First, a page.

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Influence of dietary factors on the clinical course of inflammatory bowel disease
  1. N Y Haboubi,
  2. S Jones
  1. Nevill Hall Hospital, Gwent, South Wales, UK
  1. Correspondence to:
    Dr N Y Haboubi
    Nevill Hall Hospital, Brecon Rd, Abergavenny, Gwent NP7 7EG, South Wales, UK;

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Jowett et al reported in their elegant study on the role of diet in maintaining remission in patients with ulcerative colitis (Gut 2004;53:1479–84). Surely the effect of diet has an essential, but often forgotten, role in altering the course of disease in all types of inflammatory bowel diseases. This role does not necessarily act by maintaining patients in remission clinically, but perhaps more importantly by minimising the activities of the disease and rendering it quiescent.

We have recently reported a case of active stricturing Crohn’s disease in an adult female patient with high stoma output.1 She was treated solely with casein base formula (Modulen IBD-Nestle, Vevey, Switzerland) for three weeks. Her stoma output was reduced from 2800 ml to 400 ml per day by day 10. Serum albumin and serum protein significantly increased also. She subjectively felt better and pain free and stopped her opiate and non- opiate formula. The casein based formula is a nutritionally complete formulation containing a natural anti-inflammatory growth factor, transforming growth factor α2. The mechanism for inducing remission in our patient was possibly inhibition of expression of MHC class II protein in downregulating the inflammatory response.2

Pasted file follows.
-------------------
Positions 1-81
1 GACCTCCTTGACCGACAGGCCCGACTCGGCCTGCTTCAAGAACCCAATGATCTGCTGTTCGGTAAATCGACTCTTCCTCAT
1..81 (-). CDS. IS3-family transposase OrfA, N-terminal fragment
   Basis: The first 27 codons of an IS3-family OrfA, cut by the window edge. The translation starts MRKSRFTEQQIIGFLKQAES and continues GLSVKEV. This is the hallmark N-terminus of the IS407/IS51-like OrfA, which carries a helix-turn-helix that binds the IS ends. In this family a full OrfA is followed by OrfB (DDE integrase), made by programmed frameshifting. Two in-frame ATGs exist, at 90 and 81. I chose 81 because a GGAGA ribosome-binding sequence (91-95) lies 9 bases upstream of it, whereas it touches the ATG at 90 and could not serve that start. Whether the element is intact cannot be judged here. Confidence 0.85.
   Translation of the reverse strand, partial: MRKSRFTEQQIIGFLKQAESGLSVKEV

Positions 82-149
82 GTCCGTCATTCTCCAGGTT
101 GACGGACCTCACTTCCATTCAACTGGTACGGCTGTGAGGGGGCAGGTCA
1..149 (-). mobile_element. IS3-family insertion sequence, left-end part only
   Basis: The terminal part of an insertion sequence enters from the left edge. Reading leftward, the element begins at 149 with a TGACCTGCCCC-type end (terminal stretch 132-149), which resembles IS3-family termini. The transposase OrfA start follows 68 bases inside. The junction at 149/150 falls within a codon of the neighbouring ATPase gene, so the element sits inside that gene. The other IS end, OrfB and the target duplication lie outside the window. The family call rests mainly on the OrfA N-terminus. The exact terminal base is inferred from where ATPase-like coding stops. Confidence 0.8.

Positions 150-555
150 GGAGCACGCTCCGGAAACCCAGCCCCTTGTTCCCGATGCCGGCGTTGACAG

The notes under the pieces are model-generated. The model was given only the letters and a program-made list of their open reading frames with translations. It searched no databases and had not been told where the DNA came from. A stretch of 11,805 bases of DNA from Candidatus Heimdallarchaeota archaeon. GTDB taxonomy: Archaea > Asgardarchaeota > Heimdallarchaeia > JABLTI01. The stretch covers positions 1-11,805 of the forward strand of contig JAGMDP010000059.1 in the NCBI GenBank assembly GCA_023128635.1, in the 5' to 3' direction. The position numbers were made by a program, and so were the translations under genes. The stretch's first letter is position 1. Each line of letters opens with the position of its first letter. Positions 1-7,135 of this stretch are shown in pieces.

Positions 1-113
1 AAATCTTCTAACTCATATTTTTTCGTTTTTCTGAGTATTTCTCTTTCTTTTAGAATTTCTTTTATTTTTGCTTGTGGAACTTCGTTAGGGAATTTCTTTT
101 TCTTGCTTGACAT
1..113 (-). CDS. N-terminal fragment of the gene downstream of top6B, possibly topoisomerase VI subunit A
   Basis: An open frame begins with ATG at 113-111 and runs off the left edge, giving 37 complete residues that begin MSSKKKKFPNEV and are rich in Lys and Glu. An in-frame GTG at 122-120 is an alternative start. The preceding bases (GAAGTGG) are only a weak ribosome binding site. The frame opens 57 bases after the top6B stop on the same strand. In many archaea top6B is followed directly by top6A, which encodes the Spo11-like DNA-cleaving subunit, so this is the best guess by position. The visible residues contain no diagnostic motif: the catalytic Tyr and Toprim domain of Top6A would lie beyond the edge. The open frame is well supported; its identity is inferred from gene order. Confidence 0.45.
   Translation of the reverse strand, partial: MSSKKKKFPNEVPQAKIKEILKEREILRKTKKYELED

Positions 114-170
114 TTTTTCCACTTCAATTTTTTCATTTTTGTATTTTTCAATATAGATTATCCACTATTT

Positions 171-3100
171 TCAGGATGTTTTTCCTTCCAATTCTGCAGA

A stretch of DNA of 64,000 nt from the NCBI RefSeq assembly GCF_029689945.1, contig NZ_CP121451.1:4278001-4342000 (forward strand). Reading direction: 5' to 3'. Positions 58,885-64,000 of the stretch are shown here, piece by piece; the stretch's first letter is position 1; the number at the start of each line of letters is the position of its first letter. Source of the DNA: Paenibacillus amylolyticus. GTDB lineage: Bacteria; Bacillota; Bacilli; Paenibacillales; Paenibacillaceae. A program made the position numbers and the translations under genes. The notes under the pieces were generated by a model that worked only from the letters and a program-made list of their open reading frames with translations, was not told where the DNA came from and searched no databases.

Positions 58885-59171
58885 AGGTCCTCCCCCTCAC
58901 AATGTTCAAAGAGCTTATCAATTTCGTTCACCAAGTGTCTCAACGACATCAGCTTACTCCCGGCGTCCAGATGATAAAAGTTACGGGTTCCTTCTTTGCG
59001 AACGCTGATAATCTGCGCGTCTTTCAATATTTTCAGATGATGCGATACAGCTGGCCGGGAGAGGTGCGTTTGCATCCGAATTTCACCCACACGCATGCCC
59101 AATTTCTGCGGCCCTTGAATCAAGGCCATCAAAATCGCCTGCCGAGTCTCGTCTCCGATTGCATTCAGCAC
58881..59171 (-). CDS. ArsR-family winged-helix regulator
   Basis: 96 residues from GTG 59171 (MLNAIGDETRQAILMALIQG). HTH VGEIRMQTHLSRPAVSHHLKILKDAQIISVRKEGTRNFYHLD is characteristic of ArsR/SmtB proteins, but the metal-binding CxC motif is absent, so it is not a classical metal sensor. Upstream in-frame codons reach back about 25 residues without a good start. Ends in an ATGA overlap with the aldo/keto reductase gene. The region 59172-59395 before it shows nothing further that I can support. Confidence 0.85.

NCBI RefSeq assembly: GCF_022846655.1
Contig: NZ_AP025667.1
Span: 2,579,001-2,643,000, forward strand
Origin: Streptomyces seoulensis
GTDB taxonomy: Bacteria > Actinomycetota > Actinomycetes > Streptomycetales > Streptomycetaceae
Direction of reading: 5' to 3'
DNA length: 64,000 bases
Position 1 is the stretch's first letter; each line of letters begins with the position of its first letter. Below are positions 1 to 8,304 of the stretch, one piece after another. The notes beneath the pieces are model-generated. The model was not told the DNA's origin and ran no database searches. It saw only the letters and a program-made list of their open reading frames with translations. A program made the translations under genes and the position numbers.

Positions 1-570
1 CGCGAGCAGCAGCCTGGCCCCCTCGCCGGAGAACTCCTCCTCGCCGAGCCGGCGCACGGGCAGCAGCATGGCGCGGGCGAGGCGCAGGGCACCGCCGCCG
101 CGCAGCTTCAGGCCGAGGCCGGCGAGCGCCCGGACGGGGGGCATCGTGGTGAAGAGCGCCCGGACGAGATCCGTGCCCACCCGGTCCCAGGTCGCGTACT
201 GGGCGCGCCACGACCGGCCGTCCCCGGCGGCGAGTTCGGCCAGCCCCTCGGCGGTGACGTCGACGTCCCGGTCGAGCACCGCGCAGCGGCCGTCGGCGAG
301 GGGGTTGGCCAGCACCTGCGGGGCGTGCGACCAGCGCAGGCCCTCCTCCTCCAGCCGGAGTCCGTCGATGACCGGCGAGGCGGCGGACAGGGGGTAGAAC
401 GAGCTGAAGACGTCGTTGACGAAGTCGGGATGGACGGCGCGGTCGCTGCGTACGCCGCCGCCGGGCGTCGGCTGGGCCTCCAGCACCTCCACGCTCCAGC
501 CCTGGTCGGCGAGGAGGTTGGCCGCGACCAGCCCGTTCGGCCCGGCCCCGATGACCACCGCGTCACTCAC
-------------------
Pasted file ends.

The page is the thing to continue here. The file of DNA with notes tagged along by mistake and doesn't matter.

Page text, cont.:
Previous studies have shown that there is a decrease in plasma antioxidant defences in all types of inflammatory bowel disease.3 This is mirrored by an increase in free radical peripheral leucocyte DNA damage. It is therefore possible that the casein based formula acts as an antioxidant to minimise the oxidative stress that occurs in patients with active Crohn’s disease. Another possible mechanism is that this formula may have a role as a prebiotic by stimulating the activity of bacteria which are already present in the gut.

Remission induced in our case study highlights the part played by a casein based formula in the management of adult Crohn’s disease. The encouraging result demonstrates the need to treat similar cases with dietary measures first. This opportunity should not be missed as it may well obviate the need for surgical intervention or administration of potent pharmacotherapeutic agents which carries the risk of several comorbidities.



  • Conflict of interest: None declared.